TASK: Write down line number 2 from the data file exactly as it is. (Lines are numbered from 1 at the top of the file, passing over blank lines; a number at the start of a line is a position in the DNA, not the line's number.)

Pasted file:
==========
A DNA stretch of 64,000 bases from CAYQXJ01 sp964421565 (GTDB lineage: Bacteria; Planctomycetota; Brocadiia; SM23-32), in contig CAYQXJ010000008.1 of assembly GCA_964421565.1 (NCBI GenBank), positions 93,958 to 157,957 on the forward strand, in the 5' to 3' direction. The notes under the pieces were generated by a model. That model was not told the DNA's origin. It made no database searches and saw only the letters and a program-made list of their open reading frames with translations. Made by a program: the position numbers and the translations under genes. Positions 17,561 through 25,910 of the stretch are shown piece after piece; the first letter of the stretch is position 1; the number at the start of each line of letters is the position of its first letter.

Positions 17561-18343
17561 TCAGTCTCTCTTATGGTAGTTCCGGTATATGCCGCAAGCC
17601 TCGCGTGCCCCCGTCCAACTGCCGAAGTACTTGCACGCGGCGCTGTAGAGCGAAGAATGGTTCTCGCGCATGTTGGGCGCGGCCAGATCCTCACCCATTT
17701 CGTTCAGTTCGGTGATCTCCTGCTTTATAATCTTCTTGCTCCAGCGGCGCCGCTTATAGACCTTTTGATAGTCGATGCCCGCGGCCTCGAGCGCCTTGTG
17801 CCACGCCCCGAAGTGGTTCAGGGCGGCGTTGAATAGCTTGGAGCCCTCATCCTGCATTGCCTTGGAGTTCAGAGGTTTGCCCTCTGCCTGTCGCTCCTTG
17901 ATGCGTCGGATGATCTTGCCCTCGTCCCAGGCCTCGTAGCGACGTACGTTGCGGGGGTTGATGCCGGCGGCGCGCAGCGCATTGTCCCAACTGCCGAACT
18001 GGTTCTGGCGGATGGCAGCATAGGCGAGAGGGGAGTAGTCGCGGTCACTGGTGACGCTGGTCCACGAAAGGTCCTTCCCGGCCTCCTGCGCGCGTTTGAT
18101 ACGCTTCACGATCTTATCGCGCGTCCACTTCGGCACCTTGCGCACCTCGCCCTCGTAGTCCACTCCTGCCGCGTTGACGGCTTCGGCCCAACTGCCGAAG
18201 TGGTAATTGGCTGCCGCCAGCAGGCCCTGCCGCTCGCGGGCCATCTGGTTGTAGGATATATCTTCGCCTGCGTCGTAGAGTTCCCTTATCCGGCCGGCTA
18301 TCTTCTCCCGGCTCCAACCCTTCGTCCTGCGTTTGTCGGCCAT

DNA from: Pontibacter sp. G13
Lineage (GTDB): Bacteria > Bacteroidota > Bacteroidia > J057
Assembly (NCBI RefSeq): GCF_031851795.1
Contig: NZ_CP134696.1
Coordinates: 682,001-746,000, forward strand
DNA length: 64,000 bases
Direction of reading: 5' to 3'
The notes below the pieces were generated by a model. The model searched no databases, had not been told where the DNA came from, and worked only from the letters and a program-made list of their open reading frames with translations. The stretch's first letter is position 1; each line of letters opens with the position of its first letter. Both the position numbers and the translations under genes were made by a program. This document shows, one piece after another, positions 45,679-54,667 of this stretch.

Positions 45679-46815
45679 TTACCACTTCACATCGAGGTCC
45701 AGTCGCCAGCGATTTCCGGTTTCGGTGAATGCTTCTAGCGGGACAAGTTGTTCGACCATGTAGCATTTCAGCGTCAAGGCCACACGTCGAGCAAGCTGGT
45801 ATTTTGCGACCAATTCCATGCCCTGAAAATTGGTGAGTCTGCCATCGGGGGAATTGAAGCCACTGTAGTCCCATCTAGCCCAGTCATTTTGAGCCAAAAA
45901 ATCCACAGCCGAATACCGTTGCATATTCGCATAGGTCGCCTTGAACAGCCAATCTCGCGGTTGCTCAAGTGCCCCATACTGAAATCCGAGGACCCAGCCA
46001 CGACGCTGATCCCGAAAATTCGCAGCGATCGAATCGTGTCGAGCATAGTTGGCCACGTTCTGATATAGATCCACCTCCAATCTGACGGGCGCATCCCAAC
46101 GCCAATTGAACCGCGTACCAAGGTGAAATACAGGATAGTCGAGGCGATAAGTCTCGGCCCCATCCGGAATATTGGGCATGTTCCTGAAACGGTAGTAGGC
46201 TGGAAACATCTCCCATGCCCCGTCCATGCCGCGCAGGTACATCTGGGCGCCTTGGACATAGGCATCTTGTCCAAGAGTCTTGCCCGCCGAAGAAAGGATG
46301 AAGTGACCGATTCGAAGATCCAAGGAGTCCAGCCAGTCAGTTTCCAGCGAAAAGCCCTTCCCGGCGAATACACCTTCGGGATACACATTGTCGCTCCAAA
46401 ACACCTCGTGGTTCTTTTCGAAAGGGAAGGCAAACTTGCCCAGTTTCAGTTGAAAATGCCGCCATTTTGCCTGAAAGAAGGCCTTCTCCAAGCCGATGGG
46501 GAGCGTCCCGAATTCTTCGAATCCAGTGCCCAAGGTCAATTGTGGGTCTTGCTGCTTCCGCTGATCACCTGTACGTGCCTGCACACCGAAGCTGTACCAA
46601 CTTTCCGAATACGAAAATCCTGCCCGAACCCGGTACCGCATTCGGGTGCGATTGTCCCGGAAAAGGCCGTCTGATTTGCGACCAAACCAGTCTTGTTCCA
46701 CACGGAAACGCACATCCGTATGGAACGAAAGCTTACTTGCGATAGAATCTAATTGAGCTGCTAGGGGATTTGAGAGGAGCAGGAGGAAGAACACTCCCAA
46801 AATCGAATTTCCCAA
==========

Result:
Positions 17561-18343